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N Scale - Athearn - 11381 - Covered Hopper, 3-Bay, PS-2 2893 - New York Central - 883045

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2  of these sold for an average price of: 9.979.972 of these sold for an average price of: 9.97
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N Scale - Athearn - 11381 - Covered Hopper, 3-Bay, PS-2 2893 - New York Central - 883045 Image Courtesy of Horizon Hobby
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Stock Number11381
BrandAthearn
ManufacturerAthearn
Body StyleAthearn Covered Hopper 3-Bay PS-2 2893
Image Provider's WebsiteLink
Prototype VehicleCovered Hopper, 3-Bay, PS-2 2893 (Details)
Road or Company NameNew York Central (Details)
Reporting MarksNYC
Road or Reporting Number883045
Paint Color(s)Gray
Print Color(s)Black
Coupler TypeAccuMate Magnetic Knuckle
Wheel TypeInjection Molded Plastic
Wheel ProfileSmall Flange (Low Profile)
Release Date2006-06-01
Item CategoryRolling Stock (Freight)
Model TypeCovered Hopper
Model Subtype3-Bay
Model VarietyPS-2 2893
Prototype RegionNorth America
Prototype EraNA Era III: Transition (1939 - 1957)
Scale1/160
Track GaugeN standard



Specific Item Information: N RTR PS2 2893 Covered Hopper, NYC #883045
Model Information: Features:
  • Separately applied round roof hatches;
  • Photo-etched metal roof walk;
  • Separately applied wire grab irons;
  • Separate brake cylinder, valve and air reservoir with brake plumbing;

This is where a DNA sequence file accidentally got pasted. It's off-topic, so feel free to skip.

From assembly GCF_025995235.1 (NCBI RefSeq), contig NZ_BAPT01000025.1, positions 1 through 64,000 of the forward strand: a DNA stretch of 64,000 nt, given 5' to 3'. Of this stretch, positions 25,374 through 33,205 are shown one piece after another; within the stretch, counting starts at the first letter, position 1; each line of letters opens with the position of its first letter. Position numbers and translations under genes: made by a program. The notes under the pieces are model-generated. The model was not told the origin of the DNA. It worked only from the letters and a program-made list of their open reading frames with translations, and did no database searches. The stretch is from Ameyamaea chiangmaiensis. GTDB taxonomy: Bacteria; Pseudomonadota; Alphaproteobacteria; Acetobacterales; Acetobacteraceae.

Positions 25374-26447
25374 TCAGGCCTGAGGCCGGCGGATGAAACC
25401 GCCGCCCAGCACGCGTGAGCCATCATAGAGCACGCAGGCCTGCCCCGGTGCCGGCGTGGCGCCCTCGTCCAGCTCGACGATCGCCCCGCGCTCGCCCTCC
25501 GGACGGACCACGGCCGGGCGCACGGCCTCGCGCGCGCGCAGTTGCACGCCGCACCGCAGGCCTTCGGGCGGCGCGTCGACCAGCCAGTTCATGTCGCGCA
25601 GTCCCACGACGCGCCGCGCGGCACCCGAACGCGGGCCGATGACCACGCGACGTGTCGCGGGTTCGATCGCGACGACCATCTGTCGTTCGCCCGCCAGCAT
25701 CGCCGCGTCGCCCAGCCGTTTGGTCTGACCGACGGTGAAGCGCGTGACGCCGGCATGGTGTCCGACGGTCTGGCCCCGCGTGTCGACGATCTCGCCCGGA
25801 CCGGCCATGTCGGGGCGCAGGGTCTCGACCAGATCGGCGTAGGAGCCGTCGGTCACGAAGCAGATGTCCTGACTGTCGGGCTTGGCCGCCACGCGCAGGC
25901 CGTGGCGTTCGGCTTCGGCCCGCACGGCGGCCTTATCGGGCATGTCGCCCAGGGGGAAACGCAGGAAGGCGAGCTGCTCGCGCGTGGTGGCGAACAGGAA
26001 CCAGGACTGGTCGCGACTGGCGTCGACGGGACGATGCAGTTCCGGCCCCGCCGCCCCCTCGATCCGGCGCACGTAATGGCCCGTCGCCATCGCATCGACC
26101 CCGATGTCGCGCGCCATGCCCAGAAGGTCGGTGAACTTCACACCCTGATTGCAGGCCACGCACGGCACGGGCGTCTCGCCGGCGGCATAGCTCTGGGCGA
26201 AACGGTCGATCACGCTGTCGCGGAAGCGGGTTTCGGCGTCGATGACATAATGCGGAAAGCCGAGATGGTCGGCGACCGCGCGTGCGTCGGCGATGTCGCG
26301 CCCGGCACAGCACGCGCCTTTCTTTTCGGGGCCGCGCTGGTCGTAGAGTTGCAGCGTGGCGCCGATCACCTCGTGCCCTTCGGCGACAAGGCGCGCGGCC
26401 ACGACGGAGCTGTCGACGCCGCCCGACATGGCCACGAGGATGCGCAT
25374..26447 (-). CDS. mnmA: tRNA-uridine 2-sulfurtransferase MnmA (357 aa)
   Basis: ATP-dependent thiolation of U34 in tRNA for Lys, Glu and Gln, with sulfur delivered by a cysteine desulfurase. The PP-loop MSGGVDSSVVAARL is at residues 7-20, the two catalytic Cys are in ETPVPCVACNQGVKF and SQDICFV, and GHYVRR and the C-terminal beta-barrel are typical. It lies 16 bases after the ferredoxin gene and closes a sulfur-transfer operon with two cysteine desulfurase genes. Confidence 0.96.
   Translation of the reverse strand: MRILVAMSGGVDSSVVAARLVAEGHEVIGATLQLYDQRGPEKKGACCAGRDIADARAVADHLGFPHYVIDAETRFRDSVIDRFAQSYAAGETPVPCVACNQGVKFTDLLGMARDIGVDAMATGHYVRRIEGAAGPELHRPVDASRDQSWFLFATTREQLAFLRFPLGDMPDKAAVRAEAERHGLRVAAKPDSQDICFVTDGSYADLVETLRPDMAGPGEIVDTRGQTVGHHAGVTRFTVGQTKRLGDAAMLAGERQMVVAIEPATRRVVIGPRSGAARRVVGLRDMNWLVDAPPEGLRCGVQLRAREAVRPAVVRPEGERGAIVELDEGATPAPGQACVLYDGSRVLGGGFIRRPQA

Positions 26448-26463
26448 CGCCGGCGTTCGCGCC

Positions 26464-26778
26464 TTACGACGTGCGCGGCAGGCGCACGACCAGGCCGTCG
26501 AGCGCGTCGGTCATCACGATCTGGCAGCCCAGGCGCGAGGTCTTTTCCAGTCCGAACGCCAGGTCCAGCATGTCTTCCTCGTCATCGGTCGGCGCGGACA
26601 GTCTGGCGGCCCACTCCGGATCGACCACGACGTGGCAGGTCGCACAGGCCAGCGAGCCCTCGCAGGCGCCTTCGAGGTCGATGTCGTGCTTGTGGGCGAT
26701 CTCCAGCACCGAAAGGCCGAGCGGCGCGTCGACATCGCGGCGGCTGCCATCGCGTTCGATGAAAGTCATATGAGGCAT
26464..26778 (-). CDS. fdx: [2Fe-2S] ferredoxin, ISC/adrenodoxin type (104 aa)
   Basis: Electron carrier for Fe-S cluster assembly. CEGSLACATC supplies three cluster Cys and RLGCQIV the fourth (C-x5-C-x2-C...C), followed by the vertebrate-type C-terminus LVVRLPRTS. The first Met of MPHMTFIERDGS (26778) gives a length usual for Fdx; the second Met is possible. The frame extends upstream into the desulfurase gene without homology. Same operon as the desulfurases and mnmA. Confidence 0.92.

• Detailed outlets;
  • Multiple road numbers;
  • Fully-assembled and ready-to-run out of the box;
  • Accurately painted and printed;
  • Highly detailed, injection molded body;
  • Separately applied brake wheel;
  • Machined metal wheels;
  • Screw mounted trucks;
  • Truck mounted McHenry operating knuckle couplers;
  • Weighted for trouble free operation;
  • Clear plastic jewel box for convenient storage;
  • Operates on Code 55 and 80 rail;
  • Minimum radius: 9 3/4"
Prototype History:
Pullman-Standard dominated the covered hopper car market beginning in the 1950s, thanks to the design success of their PS-2 series of covered hoppers. Designed to carry bulk commodities, such as grain, cement and plastic pellets, these cars roamed the rails of North America for decades, attesting to their utilitarian functionality. The 2893 c.f. model has a capacity of 70 tons and has a 4-3-4 post arrangement. The roof hatches are not spaced evenly. These cars featured side ladders at the right hand end whereas later PS models used grab irons.
Road Name History:
The New York Central Railroad (reporting mark NYC), known simply as the New York Central in its publicity, was a railroad operating in the Northeastern United States. Headquartered in New York City, the railroad served most of the Northeast, including extensive trackage in the states of New York, Pennsylvania, Ohio, Michigan, Indiana, Illinois, and Massachusetts, plus additional trackage in the Canadian provinces of Ontario and Quebec.

The railroad primarily connected greater New York and Boston in the east with Chicago and St.Louis in the midwest along with the intermediate cities of Albany, Buffalo, Cleveland, Cincinnati, and Detroit. NYC's Grand Central Terminal in New York City is one of its best known extant landmarks.

1853 company formation: Albany industrialist and Mohawk Valley Railroad owner Erastus Corning managed to unite ten railroads together into one system, and on March 17, 1853 executives and stockholders of each company agreed to merge. The merger was approved by the state legislature on April 2, and by May 17, 1853 the New York Central Railroad was formed.

In 1867 Vanderbilt acquired control of the Albany to Buffalo running NYC. On November 1, 1869 he merged the NYC with his Hudson River Railroad into the New York Central and Hudson River Railroad. Vanderbilt's other lines were operated as part of the NYC.